Biology introduces students to the study of living organisms and their environment, engaging them to connect their learnings to everyday life. Students will investigate the roles and dependencies of organisms within populations, communities, ecosystems, and the biosphere. Key Concepts: Introduction to the scientific method; cytology; genetics; botany; zoology; ecology; taxonomy; evolution; chemistry; microbiology.
Earth Science introduces scientific investigations and methods, observations, tools, and methods used for understanding Earth and its characteristics in the atmosphere, on land, and in water. Key Concepts: Principles of science, earth science tools, materials of the earth’s crust; plate tectonics; geological activity; surface processes & landforms; water; atmospheric processes; life on earth; earth’s history; natural resources; the solar system & beyond.
*This class is UC a-g approved as the elective (g) category only.
U.S. History provides a comprehensive overview of the history of the United States, surveying the major events and turning points of U.S. history as it moves from the America’s cultural roots through modern times. Key Concepts: Foundations of U.S. democracy; territorial expansion; nationalism & sectionalism; religion & reform; manifest destiny; the Civil War; industrialization; Progressive era; The Great Depression; World War II; Civil Rights Movement; post-World War II.
In AP U.S. History, students investigate significant events, individuals, developments, and processes in nine historical periods from approximately 1491 to the present. Students develop and use the same skills and methods employed by historians: analyzing primary and secondary sources; developing historical arguments; making historical connections; and utilizing reasoning about comparison, causation, and continuity and change. The course also provides eight themes that students explore throughout the course in order to make connections among historical developments in different times and places: American and national identity; work, exchange, and technology; geography and the environment; migration and settlement; politics and power; America in the world; American and regional culture; and social structures.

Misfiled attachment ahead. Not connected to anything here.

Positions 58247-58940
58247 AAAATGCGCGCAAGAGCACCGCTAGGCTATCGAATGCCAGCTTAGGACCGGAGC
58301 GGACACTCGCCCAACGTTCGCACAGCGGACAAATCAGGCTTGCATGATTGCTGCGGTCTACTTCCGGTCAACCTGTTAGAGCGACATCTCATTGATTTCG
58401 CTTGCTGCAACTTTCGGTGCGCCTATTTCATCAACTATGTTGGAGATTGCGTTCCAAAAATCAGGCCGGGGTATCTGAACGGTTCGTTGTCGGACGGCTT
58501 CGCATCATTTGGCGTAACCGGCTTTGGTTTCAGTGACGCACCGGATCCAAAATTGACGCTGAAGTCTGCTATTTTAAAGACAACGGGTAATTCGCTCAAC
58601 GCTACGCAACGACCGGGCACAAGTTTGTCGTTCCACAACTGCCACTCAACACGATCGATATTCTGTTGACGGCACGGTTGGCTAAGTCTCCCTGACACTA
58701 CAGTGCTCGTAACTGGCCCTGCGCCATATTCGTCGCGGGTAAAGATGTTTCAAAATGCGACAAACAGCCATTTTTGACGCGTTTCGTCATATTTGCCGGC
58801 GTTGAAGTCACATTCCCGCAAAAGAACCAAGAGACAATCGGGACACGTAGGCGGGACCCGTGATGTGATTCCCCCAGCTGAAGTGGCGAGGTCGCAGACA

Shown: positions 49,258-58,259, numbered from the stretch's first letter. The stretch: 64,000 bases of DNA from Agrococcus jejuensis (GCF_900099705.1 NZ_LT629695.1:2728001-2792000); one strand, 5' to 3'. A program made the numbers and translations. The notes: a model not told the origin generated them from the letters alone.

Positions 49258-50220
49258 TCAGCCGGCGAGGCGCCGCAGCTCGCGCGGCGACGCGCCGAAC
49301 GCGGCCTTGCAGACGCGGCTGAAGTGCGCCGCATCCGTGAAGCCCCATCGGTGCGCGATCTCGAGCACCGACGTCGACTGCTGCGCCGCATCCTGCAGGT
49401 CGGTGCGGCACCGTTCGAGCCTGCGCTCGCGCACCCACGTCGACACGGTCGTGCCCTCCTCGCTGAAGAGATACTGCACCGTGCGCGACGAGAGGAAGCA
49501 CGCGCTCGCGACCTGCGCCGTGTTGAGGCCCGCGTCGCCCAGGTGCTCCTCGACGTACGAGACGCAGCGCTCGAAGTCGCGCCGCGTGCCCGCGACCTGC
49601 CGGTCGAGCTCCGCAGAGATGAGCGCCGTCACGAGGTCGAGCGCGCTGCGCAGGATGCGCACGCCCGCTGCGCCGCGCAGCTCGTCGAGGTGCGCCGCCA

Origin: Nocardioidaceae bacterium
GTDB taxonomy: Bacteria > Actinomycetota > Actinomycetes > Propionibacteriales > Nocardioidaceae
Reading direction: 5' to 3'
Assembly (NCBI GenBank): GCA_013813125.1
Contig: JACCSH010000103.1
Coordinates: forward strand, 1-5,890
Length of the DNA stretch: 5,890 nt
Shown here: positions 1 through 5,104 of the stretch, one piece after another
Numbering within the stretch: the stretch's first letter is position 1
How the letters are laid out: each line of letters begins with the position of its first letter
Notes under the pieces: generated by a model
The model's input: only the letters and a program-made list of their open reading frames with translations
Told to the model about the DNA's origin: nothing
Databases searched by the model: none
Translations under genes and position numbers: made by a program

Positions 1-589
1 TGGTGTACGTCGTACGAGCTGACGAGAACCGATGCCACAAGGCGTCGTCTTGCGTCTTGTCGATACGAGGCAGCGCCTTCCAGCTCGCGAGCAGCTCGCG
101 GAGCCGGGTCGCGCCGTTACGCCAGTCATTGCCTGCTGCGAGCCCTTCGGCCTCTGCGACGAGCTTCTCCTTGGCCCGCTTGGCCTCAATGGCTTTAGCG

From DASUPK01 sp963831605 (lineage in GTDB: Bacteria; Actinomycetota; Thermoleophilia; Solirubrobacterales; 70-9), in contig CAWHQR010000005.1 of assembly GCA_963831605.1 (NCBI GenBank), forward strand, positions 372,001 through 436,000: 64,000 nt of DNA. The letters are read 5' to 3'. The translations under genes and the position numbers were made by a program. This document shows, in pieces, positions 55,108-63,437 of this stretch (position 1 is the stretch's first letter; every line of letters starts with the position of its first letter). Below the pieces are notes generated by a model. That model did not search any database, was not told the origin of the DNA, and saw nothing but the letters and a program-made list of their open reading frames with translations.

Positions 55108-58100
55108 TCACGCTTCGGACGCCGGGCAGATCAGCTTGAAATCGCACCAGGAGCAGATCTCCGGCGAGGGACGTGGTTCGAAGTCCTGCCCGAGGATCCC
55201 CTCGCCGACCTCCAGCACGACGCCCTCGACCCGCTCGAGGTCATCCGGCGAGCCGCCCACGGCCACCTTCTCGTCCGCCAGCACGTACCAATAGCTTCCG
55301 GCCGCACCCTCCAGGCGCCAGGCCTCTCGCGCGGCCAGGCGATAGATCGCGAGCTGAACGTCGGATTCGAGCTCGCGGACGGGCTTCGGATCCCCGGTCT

World History examines human development from the dawn of civilization to the present day. Using primary and secondary sources, students conduct an inquiry- based research to examine historical events, cultural developments, and social structures. Key Concepts: Early civilization; regional civilizations; The Renaissance & early modern times; The Enlightenment; industrialism & a new global age; world wars & revolution; the world since 1945.
World History requires the development of thinking skills using the processes and tools that historians employ in order to create historical narrative. Students will also be required to think on many different geographical and temporal scales in order to compare historical events over time and space. AP World History is structured around the investigation of five themes woven into 19 key concepts covering six distinct chronological periods. History is a sophisticated quest for meaning about the past, beyond the effort to collect and memorize information.
American Government provides students with an understanding of civic life, politics, and government, along with a short history of the American government’s foundation and development. Key Concepts: Foundations of American government; political behavior; legislative, executive, & judicial branches; comparative political & economic systems; powers & procedures of national, state, tribal, & local governments.